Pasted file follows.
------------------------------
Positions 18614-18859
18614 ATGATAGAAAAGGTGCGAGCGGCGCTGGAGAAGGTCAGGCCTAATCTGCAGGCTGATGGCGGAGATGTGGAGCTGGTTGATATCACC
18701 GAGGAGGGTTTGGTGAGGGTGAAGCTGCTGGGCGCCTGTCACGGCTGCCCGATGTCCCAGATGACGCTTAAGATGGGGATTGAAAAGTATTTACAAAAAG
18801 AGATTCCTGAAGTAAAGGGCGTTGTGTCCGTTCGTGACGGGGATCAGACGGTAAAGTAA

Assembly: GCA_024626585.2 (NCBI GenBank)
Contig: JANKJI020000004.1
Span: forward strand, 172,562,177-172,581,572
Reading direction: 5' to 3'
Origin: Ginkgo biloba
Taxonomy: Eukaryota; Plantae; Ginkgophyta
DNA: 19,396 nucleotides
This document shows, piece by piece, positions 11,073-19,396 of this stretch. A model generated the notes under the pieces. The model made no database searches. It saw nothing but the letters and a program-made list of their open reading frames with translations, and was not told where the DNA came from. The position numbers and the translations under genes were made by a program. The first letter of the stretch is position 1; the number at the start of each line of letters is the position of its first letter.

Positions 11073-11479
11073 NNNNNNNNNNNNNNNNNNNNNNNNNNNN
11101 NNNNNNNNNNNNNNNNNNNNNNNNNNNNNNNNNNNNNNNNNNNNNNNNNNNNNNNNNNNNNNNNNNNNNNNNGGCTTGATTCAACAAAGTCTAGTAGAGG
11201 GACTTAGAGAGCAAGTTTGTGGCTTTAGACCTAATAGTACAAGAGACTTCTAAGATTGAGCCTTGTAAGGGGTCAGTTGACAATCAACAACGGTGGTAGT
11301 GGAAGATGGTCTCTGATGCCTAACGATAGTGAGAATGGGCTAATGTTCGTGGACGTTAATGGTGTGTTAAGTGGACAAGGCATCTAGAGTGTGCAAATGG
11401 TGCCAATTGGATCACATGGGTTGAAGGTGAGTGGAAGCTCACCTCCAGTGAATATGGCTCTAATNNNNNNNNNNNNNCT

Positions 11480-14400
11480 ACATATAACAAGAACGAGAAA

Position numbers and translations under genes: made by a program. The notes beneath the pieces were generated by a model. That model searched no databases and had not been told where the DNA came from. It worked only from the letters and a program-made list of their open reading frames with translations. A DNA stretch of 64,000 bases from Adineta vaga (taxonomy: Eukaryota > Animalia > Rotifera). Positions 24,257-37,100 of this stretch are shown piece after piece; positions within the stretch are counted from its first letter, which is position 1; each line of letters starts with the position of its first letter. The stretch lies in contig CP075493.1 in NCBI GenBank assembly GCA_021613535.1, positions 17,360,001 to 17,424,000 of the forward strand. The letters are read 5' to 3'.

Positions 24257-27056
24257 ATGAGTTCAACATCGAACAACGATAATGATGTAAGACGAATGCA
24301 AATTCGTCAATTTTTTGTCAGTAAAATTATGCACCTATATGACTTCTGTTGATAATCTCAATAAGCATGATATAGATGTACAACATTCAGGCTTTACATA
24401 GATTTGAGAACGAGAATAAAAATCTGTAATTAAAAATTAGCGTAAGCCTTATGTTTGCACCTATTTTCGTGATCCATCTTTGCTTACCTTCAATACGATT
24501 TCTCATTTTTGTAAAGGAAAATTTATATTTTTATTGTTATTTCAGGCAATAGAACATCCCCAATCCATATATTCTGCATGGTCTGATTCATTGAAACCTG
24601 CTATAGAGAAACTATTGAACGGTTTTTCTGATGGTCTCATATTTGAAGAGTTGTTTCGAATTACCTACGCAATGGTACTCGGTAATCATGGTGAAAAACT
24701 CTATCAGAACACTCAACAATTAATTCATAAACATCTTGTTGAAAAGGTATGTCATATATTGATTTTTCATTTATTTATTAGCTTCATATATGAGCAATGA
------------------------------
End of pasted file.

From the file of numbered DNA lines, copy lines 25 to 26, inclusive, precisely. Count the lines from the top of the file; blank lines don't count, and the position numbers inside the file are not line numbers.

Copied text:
24401 GATTTGAGAACGAGAATAAAAATCTGTAATTAAAAATTAGCGTAAGCCTTATGTTTGCACCTATTTTCGTGATCCATCTTTGCTTACCTTCAATACGATT
24501 TCTCATTTTTGTAAAGGAAAATTTATATTTTTATTGTTATTTCAGGCAATAGAACATCCCCAATCCATATATTCTGCATGGTCTGATTCATTGAAACCTG